The other problem with 53, 52, 50-34 is the shift is so wide there's no gear overlap, and worse, the two gear ranges presented by the 53 and 34 are separated more than the steps in each range, so require a larger jump right in the speed range, around 17-18 mph, your legs would most value a very close shift. Eddy used to climb in 44 t. inner ring. I tried it one year and discovered how nice it is to make a tight shift at a wide range of speeds, and always have a new range of closely spaced gears in back, just slightly easier or harder, never a need to double shift to pick up the cadence.

    52 and 42 in front is all fit riders who aren't overweight need. Those gears handle anything on graded roads, and a 30, much less 32, would never be used after a year or so of regular weekly riding, largely because most riders don't learn how to spin at power. They find it unnatural, so slow to 60-70 rpms and crank it out. Gravity cancels out momentum on each pedal stroke.

    So who likes to climb in 34-30? How often? How fast are you going? What are your typical cadences? I strongly suspect these uber low gears on lightweight road bikes is, like disc brakes, market driven to satisfy middle aged men who are getting fat and out of shape and avoid the hills out of terror. They don't want to suffer, forgetting the axiom, "no pain, no gain!"
    The important thing isn't 'weight'...it's the power to weight ratio. A stronger rider will put out more power than a less strong rider. Doesn't matter how much they weigh. You compare watts per kilo, not just weight.
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  13. #13
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    Quote Originally Posted by Kontact View Post
    All of this misses what the OP is trying to do.

    You've turned a thread about wide range gearing into your platform on a largely unrelated subject and made it more confusing, not less.

    Specifically, the benefit of narrow range chainwheels is pretty meaningless to shift patterns if you have huge jumps in the rear.
    But you're not going to have "huge" jumps in the rear, all single tooth jumps, 11, 12, 13, 14, 15, if lucky 16, 17, and then two tooth jumps, 19, 21, 23, 25, 27 at the slower speeds at which the legs can handle a two tooth jump without spinning out or going anaerobic. The slower the speed, the easier the legs pick up the cadences.

    Sure, if rider thinks he needs a 30 or 34 in back, he should go to compact crank. But then, he's giving up a nice gear, the 42, for riding on the flats, and reducing the large ring to a wimpy 50 teeth which will spin out once the group starts going 30 mph on the downgrades. Still have the 50 used many years ago, but missed the high end, so put the 52 or 53 back on. So I would advise OP to keep the 53 and 42, and eliminate the 32 or 30, like I said, unless he's old, overweight, and lives in the mountains.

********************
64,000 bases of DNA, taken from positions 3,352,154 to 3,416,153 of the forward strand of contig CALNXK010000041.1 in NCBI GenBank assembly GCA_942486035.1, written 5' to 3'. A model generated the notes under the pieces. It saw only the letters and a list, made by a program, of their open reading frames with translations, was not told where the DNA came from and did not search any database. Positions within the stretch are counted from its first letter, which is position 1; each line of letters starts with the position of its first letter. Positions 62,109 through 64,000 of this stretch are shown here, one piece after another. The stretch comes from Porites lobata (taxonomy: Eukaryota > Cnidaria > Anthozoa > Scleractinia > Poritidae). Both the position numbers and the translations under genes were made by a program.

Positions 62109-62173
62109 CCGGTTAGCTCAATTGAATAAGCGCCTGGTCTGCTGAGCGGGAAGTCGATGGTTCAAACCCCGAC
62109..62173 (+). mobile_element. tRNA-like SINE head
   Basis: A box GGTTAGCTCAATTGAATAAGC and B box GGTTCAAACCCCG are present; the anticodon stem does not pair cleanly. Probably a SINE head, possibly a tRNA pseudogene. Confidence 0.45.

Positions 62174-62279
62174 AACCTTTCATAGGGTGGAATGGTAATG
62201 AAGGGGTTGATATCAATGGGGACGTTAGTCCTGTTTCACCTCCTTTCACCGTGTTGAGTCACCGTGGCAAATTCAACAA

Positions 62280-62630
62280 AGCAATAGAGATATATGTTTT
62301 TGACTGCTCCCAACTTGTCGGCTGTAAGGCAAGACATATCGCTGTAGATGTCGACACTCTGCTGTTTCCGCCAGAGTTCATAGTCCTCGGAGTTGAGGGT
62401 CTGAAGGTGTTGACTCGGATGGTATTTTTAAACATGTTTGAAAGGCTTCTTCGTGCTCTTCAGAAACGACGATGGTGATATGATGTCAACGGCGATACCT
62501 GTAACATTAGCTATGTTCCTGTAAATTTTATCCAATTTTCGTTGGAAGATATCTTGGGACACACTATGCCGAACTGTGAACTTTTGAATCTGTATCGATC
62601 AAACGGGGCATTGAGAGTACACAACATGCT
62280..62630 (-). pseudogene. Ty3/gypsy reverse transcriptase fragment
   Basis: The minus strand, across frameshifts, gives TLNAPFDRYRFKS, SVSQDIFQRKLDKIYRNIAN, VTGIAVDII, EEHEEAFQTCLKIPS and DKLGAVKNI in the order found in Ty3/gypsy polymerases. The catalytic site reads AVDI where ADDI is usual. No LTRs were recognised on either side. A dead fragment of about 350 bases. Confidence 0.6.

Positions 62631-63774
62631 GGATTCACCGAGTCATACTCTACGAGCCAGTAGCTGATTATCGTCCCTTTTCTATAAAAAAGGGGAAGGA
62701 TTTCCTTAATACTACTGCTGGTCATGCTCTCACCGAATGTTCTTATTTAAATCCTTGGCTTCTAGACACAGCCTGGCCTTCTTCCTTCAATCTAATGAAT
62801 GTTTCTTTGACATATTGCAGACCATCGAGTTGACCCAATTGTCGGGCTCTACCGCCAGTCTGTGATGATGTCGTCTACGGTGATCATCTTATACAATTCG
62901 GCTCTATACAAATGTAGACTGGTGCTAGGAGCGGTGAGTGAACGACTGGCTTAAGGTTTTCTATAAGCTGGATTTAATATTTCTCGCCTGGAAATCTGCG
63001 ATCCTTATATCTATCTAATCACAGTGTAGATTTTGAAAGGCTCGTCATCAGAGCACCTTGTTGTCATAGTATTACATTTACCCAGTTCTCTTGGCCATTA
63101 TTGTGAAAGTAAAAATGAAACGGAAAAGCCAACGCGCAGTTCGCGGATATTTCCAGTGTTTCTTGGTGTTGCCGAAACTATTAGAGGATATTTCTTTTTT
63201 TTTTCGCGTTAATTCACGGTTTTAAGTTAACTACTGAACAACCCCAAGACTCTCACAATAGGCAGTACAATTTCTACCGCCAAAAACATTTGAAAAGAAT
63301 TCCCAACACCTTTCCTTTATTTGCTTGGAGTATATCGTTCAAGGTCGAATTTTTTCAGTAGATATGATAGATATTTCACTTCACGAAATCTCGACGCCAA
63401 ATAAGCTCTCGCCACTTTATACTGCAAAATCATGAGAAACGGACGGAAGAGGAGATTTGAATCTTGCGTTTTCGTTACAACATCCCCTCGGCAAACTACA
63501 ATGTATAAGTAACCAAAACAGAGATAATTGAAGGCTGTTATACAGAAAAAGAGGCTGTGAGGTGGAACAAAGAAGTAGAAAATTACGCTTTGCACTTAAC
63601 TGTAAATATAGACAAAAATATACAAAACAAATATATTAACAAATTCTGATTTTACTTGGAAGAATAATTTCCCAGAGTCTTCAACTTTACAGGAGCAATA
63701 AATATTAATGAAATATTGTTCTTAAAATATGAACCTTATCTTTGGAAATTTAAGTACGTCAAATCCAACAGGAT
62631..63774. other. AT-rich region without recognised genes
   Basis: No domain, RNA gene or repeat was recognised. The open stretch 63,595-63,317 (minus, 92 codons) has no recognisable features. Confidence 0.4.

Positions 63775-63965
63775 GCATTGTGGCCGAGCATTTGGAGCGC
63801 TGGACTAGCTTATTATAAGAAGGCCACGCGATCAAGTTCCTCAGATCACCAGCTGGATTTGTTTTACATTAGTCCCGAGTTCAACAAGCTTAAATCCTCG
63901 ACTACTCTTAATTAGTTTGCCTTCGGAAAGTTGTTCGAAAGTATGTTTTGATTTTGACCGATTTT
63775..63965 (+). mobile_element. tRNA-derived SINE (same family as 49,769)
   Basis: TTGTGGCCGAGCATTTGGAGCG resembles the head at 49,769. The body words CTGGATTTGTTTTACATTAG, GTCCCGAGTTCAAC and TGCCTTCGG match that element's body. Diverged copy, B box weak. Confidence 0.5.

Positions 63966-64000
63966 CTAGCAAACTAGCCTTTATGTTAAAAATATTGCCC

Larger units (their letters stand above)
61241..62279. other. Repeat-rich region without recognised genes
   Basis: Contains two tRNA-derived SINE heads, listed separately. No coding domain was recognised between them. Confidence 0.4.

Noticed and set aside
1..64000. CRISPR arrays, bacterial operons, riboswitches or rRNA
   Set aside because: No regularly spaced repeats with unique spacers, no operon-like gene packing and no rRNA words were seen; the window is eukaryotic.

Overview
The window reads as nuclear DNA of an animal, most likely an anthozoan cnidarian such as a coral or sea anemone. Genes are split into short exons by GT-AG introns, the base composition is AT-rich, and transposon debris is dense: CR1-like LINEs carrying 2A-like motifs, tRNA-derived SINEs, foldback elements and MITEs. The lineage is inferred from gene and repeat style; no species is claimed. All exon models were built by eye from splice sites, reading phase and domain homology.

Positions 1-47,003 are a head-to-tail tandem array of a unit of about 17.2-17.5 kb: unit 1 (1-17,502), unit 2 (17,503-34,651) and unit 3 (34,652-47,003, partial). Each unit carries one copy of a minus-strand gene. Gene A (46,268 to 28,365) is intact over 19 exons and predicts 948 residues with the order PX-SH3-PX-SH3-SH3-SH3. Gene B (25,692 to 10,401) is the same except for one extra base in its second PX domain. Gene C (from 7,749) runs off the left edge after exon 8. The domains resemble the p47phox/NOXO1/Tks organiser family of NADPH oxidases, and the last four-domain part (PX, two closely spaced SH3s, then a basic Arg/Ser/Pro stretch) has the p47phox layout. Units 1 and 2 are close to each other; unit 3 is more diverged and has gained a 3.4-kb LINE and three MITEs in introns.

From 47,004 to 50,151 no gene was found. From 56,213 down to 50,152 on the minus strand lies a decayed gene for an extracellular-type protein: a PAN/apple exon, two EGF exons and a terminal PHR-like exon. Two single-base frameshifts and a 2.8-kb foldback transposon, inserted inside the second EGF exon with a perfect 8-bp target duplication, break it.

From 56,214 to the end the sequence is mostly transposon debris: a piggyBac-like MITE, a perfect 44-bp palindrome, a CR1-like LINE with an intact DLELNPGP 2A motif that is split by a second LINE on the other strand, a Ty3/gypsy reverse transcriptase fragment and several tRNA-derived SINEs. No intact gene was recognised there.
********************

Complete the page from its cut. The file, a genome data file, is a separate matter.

14. #14
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    Quote Originally Posted by Fredrico View Post
    But you're not going to have "huge" jumps in the rear, all single tooth jumps, 11, 12, 13, 14, 15, if lucky 16, 17, and then two tooth jumps, 19, 21, 23, 25, 27 at the slower speeds at which the legs can handle a two tooth jump without spinning out or going anaerobic. The slower the speed, the easier the legs pick up the cadences.

    Sure, if rider thinks he needs a 30 or 34 in back, he should go to compact crank. But then, he's giving up a nice gear, the 42, for riding on the flats, and reducing the large ring to a wimpy 50 teeth which will spin out once the group starts going 30 mph on the downgrades. Still have the 50 used many years ago, but missed the high end, so put the 52 or 53 back on. So I would advise OP to keep the 53 and 42, and eliminate the 32 or 30, like I said, unless he's old, overweight, and lives in the mountains.
    42 isn't a nicer gear if the steps are large in back. 42s are great paired with appropriate cassettes. Outside of that they are inappropriate. Talking about them in a vacuum is just confusing, not helpful.

    You have no idea what low gear the OP requires.
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    Here is where I got the ideas from. Was inquiring to see if anyone here agrees with this. https://www.youtube.com/watch?v=O7FxZ1kFIW0
    Last edited by Gall; 11-30-2017 at 02:57 PM.

  16. #16
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    Quote Originally Posted by cxwrench View Post
    The important thing isn't 'weight'...it's the power to weight ratio. A stronger rider will put out more power than a less strong rider. Doesn't matter how much they weigh. You compare watts per kilo, not just weight.
    Exactly.

    Heavier weights still require more power to overcome gravity, which is compensated for by increasing leg strength or adding lower gears, or both. Riding a year or two will increase power while hopefully reducing weight, so ergo, power to weight ratio is reduced such that rider's legs can handle the average climb in higher gears.

    Hardly ever see a rider on a nice road bike going up hills in his lowest gear. On the club rides out in ETX, they'd be hacking up the climbs in 39-17 or 19, pushing cadences so low, my legs hurt just thinking about it. A few of the bikes didn't even show wear on the inner cogs in back, the climbing cogs that usually wear out first. That nice 25 or 27 never got used. Rider would have been better off with a 16, filling in that mid range blank space where it could do the most good. Once down in the 25 or 26, even a 3 tooth jump wouldn't be too much to pick up cadence.